Inflation continues to impact merchants and consumers. We’ve addressed reasons for price hikes, which include supply chain disruptions, overall demand, and how rising costs could harm direct-to-consumer brands.
Inflation alone may result in record-breaking declines during the 2022 holiday shopping season, especially for essentials and tech-reliant products. Higher packaging and delivery costs will make competing against the internet’s most prominent retailers more difficult.
But merchants can still profit. Cost-cutting tactics include streamlining customer support and opting for generic packing materials over custom. And critical revenue generators help consumers save money on gift-giving.
Holiday Revenue during Inflation
Volume pricing can be a win-win for consumers and retailers. Volume pricing can help shoppers save money while increasing average order values. And it doesn’t have to restrict buyers to the same product. Offering quantity-based discounts across categories or the entire website can reward loyal customers and attract new ones.
Consider, too, tiered pricing that adjusts discounts at various shopping cart thresholds. For example, buying $200 worth of product could trigger a 5% discount; $400 could trigger 10%. Party at Lewis, a retailer of special-occasion supplies, offers mix-and-match savings based on the total number of products.
To be sure, not all products are suitable for bulk discounts. Thin-margin items are problematic, as are status-type goods that rely on a perceived value. Regardless, use clear language to explain how discounts work.
Launch reduced-price product kits. Offering items frequently purchased together, such as master products with accessories, simplifies the buying process and boosts order values. Even small discounts that offset sales tax help shoppers’ budgets. Cricut, a retailer of crafting goods, bundles its cutting machines with supplies.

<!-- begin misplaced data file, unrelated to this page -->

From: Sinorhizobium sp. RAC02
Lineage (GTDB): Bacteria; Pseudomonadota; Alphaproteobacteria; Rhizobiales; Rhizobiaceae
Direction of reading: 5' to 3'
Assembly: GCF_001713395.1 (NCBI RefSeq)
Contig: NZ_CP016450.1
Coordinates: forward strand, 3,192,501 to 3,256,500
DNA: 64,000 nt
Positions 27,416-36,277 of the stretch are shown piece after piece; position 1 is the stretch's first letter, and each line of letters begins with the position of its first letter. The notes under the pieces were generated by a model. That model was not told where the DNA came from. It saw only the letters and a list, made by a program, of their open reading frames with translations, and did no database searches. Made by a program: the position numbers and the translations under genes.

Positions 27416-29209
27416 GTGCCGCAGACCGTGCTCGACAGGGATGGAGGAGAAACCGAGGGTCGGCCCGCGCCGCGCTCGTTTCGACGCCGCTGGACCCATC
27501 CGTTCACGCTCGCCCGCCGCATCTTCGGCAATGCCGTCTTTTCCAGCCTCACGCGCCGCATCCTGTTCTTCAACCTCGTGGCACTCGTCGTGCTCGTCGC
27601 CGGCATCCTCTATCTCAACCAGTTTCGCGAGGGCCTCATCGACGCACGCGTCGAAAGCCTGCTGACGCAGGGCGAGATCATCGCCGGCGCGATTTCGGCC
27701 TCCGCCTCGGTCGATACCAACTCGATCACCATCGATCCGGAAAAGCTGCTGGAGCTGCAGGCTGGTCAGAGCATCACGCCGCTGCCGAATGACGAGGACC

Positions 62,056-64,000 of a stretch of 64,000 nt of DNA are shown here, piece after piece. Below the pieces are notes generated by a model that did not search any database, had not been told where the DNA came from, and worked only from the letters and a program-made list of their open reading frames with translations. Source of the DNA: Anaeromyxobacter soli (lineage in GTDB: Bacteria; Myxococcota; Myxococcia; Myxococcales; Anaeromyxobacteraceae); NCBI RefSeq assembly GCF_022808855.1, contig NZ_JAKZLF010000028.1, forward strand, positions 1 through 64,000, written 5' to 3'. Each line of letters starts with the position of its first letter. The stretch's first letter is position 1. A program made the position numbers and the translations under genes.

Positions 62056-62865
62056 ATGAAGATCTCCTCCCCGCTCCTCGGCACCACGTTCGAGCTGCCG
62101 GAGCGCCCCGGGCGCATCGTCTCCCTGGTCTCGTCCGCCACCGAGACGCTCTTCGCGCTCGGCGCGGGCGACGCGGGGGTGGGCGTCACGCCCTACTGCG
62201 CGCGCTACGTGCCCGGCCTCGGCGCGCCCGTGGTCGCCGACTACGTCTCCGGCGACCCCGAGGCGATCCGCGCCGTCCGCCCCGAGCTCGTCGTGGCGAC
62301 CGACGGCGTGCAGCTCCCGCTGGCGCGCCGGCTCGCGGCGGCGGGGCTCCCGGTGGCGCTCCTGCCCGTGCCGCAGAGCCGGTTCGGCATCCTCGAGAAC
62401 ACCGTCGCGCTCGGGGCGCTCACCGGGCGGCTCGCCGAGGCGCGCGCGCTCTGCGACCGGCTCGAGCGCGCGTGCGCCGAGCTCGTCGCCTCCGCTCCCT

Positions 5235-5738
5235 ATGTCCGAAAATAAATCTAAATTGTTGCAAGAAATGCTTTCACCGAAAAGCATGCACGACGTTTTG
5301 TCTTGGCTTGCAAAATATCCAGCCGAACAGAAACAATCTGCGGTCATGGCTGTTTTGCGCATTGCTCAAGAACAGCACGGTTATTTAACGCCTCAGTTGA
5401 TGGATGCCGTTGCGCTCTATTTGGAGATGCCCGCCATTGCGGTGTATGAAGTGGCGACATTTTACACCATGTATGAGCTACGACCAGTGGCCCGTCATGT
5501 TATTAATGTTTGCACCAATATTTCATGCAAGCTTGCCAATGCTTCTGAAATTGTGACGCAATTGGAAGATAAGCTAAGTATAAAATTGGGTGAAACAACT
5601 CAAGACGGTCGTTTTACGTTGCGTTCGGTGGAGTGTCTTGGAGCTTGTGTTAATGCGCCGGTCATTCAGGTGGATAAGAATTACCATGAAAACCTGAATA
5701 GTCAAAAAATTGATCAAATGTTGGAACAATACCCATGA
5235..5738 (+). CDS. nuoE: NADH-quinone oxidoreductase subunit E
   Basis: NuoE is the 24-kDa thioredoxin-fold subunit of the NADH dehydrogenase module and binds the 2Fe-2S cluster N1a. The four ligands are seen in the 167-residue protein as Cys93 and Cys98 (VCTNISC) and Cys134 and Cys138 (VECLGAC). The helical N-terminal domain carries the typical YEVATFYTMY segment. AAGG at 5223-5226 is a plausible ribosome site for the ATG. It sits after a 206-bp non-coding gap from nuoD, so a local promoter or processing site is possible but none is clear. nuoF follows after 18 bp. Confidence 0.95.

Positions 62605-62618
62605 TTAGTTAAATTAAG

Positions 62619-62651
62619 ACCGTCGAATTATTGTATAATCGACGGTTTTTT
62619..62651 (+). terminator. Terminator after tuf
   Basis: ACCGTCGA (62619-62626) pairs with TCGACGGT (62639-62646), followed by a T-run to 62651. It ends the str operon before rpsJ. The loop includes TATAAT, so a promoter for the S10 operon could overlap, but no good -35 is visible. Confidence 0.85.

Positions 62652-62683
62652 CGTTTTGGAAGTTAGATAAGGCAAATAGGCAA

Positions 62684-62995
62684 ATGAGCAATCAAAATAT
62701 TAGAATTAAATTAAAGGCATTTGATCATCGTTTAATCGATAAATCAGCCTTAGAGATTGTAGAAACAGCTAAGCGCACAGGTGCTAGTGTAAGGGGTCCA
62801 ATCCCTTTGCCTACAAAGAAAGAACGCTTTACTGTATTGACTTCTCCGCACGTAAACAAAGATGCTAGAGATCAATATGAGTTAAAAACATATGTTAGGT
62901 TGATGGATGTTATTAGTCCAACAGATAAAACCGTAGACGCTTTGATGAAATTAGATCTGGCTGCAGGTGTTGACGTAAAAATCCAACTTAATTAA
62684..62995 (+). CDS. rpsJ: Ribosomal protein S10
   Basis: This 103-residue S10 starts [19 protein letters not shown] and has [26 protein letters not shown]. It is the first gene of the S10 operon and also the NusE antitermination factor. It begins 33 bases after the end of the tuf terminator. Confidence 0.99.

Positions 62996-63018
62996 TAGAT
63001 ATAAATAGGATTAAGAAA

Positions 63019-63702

Introduce buy now, pay later options. BNPL services such as Klarna and Afterpay deliver funds to merchants quickly, less a fee, while allowing customers to pay over time. This “better than layaway” option — customers receive goods before making a payment — helps cash-strapped shoppers.
No-rush shipping. Consumers know that expedited shipping costs are on the rise. Using simple words such as “no rush” tells shoppers they can save on delivery fees if they’re willing to wait.
Build waitlists or accept “charge later” pre-orders. Many merchants list high-demand, unavailable products as merely “out of stock.” But creating a waitlist is a better practice. Then notify shoppers when the goods arrive or, even better, collect their payment information for automated restock shipments. Be sure to list lead times.
Offer loyalty-program members locked-in pricing. Trendy products will sell out quickly, resurfacing on auction sites and marketplaces at higher price points. Reward your most loyal customers by earmarking inventory.
Sell custom-amount gift cards. Rather than pushing fixed value gift cards, let shoppers decide the amount. They can then enter the cost of out-of-stock products and pop it into a greeting card with an image of the gift. Strategically place a “buy a gift card” link next to “out of stock” messaging.
Some online sellers anticipate a lean holiday season in 2022. But if you start planning now, you can sell more than expected and expand your loyal following.